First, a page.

In book, Alison Madueke rides the storms with God
Riding the storms with God in my sails is the title of the autobiography of Admiral Alison Madueke. Educated in England, where he attended the Britannia Royal Naval College and was commissioned acting Sub Lieutenant in September 1967. Alison was declared the best Commonwealth midshipman of the course. Since the Nigerian civil war had started by the time he left Britain in December 1967; instead of returning to the Nigerian Navy, he made a beeline for Port Harcourt to join the Biafran Navy.
In the Biafran Navy, Alison sustained three battlefront injuries in the Niger Delta and on the River Niger near Onitsha. After the war, Alison returned to the Nigerian Navy in January 1972. Although he loss his rank like other reabsorbed ex-Biafran Officer, he rose steadily to become, 21 years later, the Chief of the Naval Staff (CNS) as a Rear Admiral.
Alison, thus, is the first Igbo to head an arm of the Nigerian Armed Forces since General Aguiyi-Ironsi was appointed the General Officer Commanding (GOC) the Nigerian Army in 1965.
Despite the vicissitudes of his life, the intrigues in Nigerian Armed Forces and the insincerity in Nigerian politics, Alison rose to the pinnacle of his career. His record of unblemished service, his matchless integrity and boldness as a member of Sani Abacha’s Provisional Ruling Council (PRC), sets him apart as a man of destiny.
At once this book is an epic story of a survivalist, as it is a 30-year history of military dictatorship in Nigeria.
As an invaluable document, the book represents a concise chronicle of how the Nigerian Armed Forces destroyed true federalism bequeathed to Nigeria by Britain. Riding the storms has 516 pages; 56 pages of pictures; 11 pages of index; 16 chapters, two pages of abbreviations and five pages of prologue from the author.
In reviewing this massive book, it has to be broken into four sections of four chapters each. Section one covers Alison’s youth; his joining the Navy and the civil war. Though born in Inyienu, Ogidi, Enugu State, Alison grew up with his parents in Otukpo, Benue State. He started school at five in Otukpo Camp the stranger’s quarters of the town. For his secondary school education he had to move to the East since there were not enough space for students in Northern Nigeria. As a result the few spaces were reserved for Northern indigenes. He thus had to enroll at Our Lady’s High School, Onitsha because his cousin, Felix, had graduated from there. Sir Peter Chukwurah, a devout Catholic and an ardent nationalist founded Our Lady’s in 1938. He schooled there from January 1957 and graduated in 1962.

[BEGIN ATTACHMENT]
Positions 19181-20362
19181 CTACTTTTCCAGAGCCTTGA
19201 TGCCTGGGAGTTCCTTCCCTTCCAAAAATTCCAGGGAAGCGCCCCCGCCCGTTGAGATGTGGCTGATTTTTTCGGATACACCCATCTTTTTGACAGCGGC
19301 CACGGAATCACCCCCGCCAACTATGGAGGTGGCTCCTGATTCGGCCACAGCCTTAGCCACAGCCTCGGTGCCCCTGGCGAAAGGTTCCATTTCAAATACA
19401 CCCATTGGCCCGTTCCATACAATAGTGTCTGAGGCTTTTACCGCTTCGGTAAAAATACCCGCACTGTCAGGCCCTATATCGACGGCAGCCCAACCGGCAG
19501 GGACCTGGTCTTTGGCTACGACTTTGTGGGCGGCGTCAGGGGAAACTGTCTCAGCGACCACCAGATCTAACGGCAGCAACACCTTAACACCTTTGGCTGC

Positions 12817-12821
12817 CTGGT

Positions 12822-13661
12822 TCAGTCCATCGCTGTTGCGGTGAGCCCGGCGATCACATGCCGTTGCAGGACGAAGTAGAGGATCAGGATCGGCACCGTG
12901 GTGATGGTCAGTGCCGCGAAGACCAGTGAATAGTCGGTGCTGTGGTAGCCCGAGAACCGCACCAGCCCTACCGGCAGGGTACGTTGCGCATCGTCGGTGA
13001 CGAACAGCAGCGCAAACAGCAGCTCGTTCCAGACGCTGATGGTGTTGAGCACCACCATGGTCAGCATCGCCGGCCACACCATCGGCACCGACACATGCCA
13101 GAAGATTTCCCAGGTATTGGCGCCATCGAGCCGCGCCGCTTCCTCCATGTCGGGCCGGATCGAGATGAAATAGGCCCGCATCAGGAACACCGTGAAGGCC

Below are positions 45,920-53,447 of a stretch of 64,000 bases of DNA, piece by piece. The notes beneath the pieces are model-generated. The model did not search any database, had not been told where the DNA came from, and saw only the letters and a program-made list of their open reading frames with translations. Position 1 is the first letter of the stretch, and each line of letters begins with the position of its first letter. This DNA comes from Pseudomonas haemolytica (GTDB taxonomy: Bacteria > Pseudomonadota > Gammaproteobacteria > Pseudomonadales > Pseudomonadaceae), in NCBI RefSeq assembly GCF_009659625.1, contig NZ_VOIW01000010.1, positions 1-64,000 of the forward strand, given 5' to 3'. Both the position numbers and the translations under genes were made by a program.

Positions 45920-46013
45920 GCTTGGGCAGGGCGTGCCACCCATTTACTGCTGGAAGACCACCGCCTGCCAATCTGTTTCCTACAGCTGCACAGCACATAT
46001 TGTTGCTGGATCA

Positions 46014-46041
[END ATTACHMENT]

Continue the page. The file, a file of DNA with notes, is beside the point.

“My life’s story would be incomplete if particular attention is not paid to discussing my roots, the land and people that gave me birth.
Inyi town is in Oji River Council of Enugu State. According to the 2006 national population census, the town has a population of 126,587. The majority of my people are Christians but they happily coexist with the traditional religious practitioners, together they usually celebrate their festivals.”
According to Alison, there were many attempts to write Inyi history. Notable among them were those written by Barrister Matthew Ude, Igwe Mike Mberede and Chief Pius Madu. From all their publications, there is one agreement and that is the name Inyi was derived from the tree under which a hunter who fostered and named the child Inyi picked up an abandoned child from Enugwu Abo Ufuma.
Inyi grew up to father five sons. Ferocious claims are being carried to this day by different villages that descended from Inyi’s sons as to which of the sons is the most senior. Sadly, Alison made no attempt to join issues with the contenders. It is interesting to note that when the Central Bank ordered commercial banks to develop rural branches, Alison lobbied the CBN governor, Dr. Paul Ogwuma, to approve the siting of a First Bank rural branch at Inyi.
The bank branch later became the most viable rural bank branch in Eastern Nigeria. However, Alison’s effort to procure a rural water scheme for Inyi was truncated by a land dispute between Inyi and Achi over the site of the project.
After obtaining good grades at his School Certificate Examination, he moved to Lagos to plot how to obtain higher education. Immediately, after the other, he obtained jobs at the Customs Service, but after training and was posted to Kano, he resigned because he wanted a Lagos posting.
Then, he applied to the Ministry of Communications. He was accepted for training at the Posts and Telegraphs, Oshodi but because he was required to sign a bond to work for five years before leaving the service, he also declined the job offer. Lastly, he joined the Meteorological Service and was trained as Meteorological Officer Grade 2. He accepted the job because it didn’t require the signing of a bond.
Alison finally applied to join the Nigerian Navy. After a series of tests, he was finally admitted, in 1964, to the Nigerian Defence Academy Kaduna. Alison was in NDA Course One and the cadets were reading for the Nigerian Defence Academy Certificate of Education. NDA started as a college of the University of Ibadan, today the Academy is a full-fledged university. The NDA teachers taught with zeal and commitment and all them were experts in their fields. After two years and four months, Navy Course One cadets graduated in April 1966, just after ambitious soldiers seized the Nigerian government in a bloody military coup. Thus far is the most interesting aspect of riding the storms.
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